CS: I love good songs, good music. I’m happy to hear a Frank Sinatra record followed by one by The Clash and then onto Jason Isbell and Joni Mitchell and B.B. King. I obviously know the difference between genres and I’ve studied the techniques and specifics, but I’m as happy playing my acoustic guitar and singing one of my pop songs as I am singing jazz with my quintet. And the older I get the more I like to blur the lines between the genres. That will be particularly apparent onstage at the Egyptian Theatre on April 10. I’m calling my concert “Solo, Acoustic and Otherwise” because I’ll play a lot of songs on my own (and with guests) that I don’t often play with my jazz group. There will be a bit of jazz, but it won’t be the primary focus.
JH: You’ve said that the late Boise jazz musician Gene Harris was inspirational and instrumental in your music career. Can you talk about that a bit?
CS: When I was in high school I spent many Tuesday nights playing at Gene Harris’s weekly jam sessions in the lobby bar of the Idanha Hotel, at 10th and Main in downtown Boise. I wasn’t aware until much later just how well-known and highly regarded Gene was in the jazz world (he was one of the greatest jazz pianists who ever lived), but I knew he was an amazing musician and I was grateful for his warmth and encouragement. He was a good friend and an important mentor to me and my friends, including the late great Paul Tillotson. Years later, after my hits and success in the record business, I was lucky to sing on two Gene Harris albums. By then, I had performed with Elton John, Eric Clapton, Bonnie Raitt, Carole King, Al Green, Shawn Colvin and many more, but singing on Gene’s albums was a huge thrill for me.
JH: What music genre would you like to conquer next?
CS: I got nuthin’.
JH: What do you do to relax and have fun in between performing tours?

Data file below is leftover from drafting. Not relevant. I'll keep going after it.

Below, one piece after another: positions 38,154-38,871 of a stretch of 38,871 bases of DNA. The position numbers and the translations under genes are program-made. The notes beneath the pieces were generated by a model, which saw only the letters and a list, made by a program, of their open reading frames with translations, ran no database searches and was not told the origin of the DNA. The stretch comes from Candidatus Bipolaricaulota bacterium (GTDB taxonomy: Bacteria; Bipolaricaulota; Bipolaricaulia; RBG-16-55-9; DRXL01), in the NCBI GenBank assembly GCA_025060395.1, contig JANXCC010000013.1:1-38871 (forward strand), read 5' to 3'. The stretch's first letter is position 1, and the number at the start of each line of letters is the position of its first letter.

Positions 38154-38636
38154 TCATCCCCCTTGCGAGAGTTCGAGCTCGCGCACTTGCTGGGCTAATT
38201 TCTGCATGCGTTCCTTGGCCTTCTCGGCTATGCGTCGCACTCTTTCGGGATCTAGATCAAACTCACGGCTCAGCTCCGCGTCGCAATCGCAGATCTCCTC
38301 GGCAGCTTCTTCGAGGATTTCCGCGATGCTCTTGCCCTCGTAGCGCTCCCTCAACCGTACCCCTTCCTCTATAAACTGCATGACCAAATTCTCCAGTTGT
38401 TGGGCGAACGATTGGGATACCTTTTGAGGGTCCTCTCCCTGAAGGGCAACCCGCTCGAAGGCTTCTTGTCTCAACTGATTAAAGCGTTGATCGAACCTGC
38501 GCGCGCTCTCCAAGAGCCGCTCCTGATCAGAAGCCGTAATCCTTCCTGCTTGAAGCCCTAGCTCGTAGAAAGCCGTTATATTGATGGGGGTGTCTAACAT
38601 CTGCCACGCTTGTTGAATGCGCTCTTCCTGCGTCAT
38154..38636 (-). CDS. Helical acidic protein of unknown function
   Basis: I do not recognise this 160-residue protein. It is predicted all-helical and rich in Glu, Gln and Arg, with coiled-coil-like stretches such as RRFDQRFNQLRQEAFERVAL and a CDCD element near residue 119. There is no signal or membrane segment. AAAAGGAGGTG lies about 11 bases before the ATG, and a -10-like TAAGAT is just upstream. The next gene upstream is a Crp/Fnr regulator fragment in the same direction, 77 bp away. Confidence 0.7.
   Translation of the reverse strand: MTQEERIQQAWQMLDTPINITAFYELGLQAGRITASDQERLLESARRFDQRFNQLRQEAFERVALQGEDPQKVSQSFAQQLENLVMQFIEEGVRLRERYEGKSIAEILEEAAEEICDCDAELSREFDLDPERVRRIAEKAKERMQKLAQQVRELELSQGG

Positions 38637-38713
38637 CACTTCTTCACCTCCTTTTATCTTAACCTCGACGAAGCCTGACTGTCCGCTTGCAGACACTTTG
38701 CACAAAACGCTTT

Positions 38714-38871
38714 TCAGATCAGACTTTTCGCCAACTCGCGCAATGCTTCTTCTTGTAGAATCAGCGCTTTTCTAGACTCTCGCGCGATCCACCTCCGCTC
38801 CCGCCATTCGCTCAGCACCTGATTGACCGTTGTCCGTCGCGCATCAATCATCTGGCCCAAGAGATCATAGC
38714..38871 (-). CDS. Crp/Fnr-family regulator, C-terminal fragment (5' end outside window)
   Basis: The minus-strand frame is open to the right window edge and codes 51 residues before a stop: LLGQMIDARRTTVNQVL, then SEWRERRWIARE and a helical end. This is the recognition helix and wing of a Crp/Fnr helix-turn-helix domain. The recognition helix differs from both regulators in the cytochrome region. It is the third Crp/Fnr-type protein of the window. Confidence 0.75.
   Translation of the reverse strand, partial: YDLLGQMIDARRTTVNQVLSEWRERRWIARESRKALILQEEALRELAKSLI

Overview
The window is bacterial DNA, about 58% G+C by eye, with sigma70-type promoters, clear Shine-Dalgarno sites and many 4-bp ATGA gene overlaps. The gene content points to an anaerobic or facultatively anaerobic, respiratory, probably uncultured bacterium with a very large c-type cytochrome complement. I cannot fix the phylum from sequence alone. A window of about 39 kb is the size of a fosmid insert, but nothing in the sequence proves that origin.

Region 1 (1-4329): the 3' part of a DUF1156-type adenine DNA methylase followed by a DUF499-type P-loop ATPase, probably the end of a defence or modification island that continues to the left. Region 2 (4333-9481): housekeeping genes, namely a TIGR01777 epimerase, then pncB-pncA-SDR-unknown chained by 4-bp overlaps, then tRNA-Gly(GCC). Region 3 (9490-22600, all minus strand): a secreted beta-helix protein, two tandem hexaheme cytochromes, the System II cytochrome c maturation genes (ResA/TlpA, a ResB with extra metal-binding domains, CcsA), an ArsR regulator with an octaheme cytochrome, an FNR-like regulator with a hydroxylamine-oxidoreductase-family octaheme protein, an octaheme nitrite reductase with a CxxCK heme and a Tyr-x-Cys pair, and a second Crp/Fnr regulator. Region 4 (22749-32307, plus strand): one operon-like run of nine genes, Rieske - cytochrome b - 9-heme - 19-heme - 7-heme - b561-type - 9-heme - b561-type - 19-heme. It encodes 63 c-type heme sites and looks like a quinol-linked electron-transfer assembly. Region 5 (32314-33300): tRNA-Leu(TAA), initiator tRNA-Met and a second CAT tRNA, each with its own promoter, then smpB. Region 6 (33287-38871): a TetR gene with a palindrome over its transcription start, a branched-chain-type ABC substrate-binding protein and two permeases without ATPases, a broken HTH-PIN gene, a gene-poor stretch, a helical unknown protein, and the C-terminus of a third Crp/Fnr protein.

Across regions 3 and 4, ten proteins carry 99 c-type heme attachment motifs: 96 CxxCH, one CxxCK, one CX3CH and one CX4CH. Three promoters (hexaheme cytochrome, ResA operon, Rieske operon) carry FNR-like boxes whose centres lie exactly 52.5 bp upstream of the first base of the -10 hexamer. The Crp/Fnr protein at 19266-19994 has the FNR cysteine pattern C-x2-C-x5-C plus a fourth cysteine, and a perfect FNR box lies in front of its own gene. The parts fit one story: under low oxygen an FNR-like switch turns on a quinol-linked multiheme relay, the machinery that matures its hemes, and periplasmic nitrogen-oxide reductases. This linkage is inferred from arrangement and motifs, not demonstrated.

CS: I spend a lot of time mountain biking in the Boise foothills and in McCall, and in the winter you can often find me skate skiing.
JH: Reflecting back, what moment in your life, performance-wise or other, stands out as a most unforgettable memory (can be more than one)?
CS: Well certainly being a dad is the best thing I’ve ever done and I’m incredibly proud of my daughter, who’s in her first year of college, back East. Career highlights would have to include playing Wembley Stadium in London, Shea Stadium in NYC and Dodger Stadium in L.A. as the support act for Elton John and Eric Clapton. Appearing on David Letterman and The Tonight Show (five times!) were huge moments for me. Singing and playing at Outlaw Field with Bonnie Raitt the last time she was in Boise was pretty cool too. There’s nothing like the support of your hometown crowd to make you feel loved. Playing the Montreux Jazz Festival is always a thrill. I’m lucky. I get paid to do what I love to do.
JH: Looking to the future, what do you see in your crystal ball?
CS: I’ve just finished mixing a new album, so I have that release to look forward to, probably in the fall. Beyond that, I’m on the road, playing music, but I’ll start my spring concert season right here at home in Boise at the Egyptian Theatre.
JH: Anything else you’d like to say?
CS: I’m good.